Minister, Queensland) - Linkedin

Hi Steven

I have been developing plans for a frog-breeding and wildlife program in Toohey
Forest, which I hope you will support.

The idea centres on establishing a constant stream of running water into the old
quarry on Fernvale Track from an existing pipe feeding a water fountain on Main
Ridge Track. The south-western part of Toohey Forest does not have a creek
anymore and the wildlife has suffered from this and from shooting in the forest
which continued to the 1970s (the wallabies have been hunted into extinction).
However, in the past few years echidnas and koalas have been returned and there
have also been attempts (minor) to preserve the frog-breeding site in the quarry.
This has consisted of deepening the pool that the tadpoles live in, however it is
destined to dry up and the tadpoles die unless it rains. Usually the pond dries fully
between rain.

I am preparing a document detailing my proposal for development of the quarry site

which I will forward tp you. I have also been in discussions with the Brisbane City
Council that owns Toohey Forest (but is not looking after it very well).

I undertook a pilot project at my own expense on my property at 76 Fegen Drive,

Moorooka in 2013 and 2015 and successfully bred frogs of several species endemic
to the area. There was a decrease in numbers of Cane Toads and also an increase in
native reptile life and bird life when I ran a constant stream of water through a series
of shallow ponds and channels leading to the forested back garden. No water was
wasted, but it was too expensive for me. I also had opposition from neighbours and
the Council, though I discussed my frog-breeding program with Councillor Steve

There is an extinction crisis going on around the world, especially affecting frogs. We
need to lead the world in conservation efforts, and end our neglect of the
environment. Frogs are very sensitive indicators of environmental health and water
purity and need to be better protected.

I hope this initiative has your support.

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Toohey Forest background

Toohey Mountain and Forest are named after James Toohey, an Irish migrant who made his fortune
in the California Gold Rush. Toohey selected the lands in 1872 and his family owned it until it was
bought gradually after the war by the Brisbane City Council. The south-western end of Toohey Forest
was owned by a different Irish family that did well in the new colony. This was the Mayne Family,
descended from Brisbane’s original butcher, and major benefactors to the University of Queensland
and the Herston Medical School at which I studied in the early 1980s. The property at 76 Fegen Drive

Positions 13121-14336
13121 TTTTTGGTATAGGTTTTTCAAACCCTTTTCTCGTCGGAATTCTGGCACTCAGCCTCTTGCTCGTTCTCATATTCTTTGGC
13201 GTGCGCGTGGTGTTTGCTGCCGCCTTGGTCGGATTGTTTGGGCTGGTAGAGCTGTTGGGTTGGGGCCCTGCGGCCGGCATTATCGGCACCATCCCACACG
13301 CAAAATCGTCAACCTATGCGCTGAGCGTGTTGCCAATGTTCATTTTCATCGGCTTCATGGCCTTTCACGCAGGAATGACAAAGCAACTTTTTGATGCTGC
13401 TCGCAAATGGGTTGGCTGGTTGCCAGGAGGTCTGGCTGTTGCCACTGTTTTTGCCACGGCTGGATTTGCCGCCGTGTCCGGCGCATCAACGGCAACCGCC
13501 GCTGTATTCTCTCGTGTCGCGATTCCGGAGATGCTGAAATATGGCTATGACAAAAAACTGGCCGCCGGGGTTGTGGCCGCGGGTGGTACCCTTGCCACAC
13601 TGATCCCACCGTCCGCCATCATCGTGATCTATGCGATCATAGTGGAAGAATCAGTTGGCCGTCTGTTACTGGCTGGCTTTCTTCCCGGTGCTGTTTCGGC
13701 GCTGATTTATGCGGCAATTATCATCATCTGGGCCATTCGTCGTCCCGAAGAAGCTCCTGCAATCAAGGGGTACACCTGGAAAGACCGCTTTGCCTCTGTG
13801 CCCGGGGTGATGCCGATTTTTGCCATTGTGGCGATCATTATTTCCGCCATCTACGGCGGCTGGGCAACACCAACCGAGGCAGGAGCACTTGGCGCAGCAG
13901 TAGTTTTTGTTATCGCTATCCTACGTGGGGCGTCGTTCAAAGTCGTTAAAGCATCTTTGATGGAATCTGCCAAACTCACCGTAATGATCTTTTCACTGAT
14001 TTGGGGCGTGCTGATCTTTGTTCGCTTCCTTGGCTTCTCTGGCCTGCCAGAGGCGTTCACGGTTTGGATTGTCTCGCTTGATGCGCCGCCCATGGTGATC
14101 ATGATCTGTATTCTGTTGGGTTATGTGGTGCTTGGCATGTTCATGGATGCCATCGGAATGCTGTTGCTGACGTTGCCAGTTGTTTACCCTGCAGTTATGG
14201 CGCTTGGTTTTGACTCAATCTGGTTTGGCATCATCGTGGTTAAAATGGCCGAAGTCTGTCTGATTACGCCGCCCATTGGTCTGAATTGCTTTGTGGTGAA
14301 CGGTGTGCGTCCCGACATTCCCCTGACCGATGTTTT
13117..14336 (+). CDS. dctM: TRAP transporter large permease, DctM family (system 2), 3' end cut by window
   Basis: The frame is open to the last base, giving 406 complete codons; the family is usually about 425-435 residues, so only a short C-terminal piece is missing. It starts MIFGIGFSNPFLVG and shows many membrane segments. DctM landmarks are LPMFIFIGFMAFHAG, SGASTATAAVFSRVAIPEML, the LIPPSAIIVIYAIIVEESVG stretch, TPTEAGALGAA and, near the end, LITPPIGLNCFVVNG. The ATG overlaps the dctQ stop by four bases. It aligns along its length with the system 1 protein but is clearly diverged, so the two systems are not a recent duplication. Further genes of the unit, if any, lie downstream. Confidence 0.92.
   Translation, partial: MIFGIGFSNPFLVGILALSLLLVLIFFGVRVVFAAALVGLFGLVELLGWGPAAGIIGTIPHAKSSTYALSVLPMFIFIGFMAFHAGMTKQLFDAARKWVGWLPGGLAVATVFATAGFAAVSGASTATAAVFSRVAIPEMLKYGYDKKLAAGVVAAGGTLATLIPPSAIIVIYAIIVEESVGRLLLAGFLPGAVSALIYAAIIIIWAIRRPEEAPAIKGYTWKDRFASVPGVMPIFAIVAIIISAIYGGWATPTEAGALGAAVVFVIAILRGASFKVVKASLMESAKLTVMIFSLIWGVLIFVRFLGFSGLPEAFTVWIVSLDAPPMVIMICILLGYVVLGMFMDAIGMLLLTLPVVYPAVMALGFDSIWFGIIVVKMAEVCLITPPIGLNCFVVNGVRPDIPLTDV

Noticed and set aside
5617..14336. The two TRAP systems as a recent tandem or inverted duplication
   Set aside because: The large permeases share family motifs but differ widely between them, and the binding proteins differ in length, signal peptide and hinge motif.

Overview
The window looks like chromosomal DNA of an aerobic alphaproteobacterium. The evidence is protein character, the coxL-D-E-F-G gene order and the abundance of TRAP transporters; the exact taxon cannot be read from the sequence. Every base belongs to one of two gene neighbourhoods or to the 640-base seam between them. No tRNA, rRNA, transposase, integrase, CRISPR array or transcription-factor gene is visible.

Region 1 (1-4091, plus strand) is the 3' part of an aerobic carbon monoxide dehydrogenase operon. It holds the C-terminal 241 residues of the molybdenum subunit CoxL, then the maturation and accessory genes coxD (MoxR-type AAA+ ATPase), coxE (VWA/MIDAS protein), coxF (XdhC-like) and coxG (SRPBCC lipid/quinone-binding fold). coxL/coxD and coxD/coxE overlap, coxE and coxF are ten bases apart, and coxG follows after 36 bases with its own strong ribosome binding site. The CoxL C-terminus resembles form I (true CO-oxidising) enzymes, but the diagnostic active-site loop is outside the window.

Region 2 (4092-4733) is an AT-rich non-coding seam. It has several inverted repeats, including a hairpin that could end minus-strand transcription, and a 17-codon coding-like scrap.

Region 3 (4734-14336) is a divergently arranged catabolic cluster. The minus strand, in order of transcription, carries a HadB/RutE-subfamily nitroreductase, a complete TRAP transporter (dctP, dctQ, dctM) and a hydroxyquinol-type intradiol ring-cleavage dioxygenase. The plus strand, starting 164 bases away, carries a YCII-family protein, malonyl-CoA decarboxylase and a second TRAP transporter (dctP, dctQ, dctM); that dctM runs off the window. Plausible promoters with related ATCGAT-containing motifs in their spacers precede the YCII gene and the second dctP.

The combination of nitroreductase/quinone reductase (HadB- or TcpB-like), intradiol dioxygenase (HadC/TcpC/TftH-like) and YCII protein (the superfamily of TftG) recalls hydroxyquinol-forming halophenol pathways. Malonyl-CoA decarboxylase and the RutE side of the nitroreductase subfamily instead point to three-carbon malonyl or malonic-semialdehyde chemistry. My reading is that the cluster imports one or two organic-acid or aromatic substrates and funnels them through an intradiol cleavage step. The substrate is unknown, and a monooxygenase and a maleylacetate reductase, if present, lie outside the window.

(HUB 76) and the surrounding area was owned by the Pegg Family, who had a homestead called
‘Mayfield’ in what is now the plusher end of Moorooka. Homestead Road, Pegg’s Park and Pegg’s
Lookout are historical reminders of the Pegg Family’s influence in Moorooka.

The geology of HUB 76 is significantly different to that of Toohey Mountain and what is now the
driveway was an old river bed, judging by the eroded quartz pebbles and other rocks. There are also
orange, red and yellow ochres in the front garden, which were exposed when the irrigation project
was active. These produced beautiful coloured sands which were the floor of pools. The frogs laid
their eggs overnight when the taps were running, and the tadpoles of several species were evident
in the ponds and sandy channels.

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Toohey Mountain is the remnant of a range that was thrust up from the sea floor 380 million years
ago. Orange and red sandstone boulders that can be seen along the Main Ridge Track are remnants
of the ocean floor, when the eastern coastline was far to the west. The main rock type is quartzite in
folding bands but there is also sandstone, conglomerates and a range of other rock types. The forest
has a small creek on its northern aspect (Mimosa Creek) but south of Toohey Road (the south-
western quarter) there is no running water, though a pipe has been laid on Main Ridge Track for
people and dogs to drink when they walk along the track through degraded sclerophyll forest. The
biggest trees were felled long ago, and any creeks that ran off the mountain have dried up, while the
mountain itself was quarried.

Woollumbin (Mount Warning) shaped the geology of south-eastern Queensland and northern
coastal New South Wales. The rim of the huge volcano has eroded since its last eruption 30 million
years ago to create spectacular rainforests and waterfalls over cliffs of rhyolite. The volcano’s
remnants, which include Lamington National Park in Queensland and Border Ranges National Park in
New South Wales, reach as far north as Mount Tambourine, and do not extend to Brisbane (and
Toohey Forest) however their ecology is related in terms of fauna and flora. Brisbane also had
Riverine Rainforest and a few rainforest species survive in gullies in Toohey Forest. These could be
augmented by establishing a permanent outlet for fresh water on the southern side of the forest,
where there is presently a disused and littered quarry, and a valuable frog-breeding site that the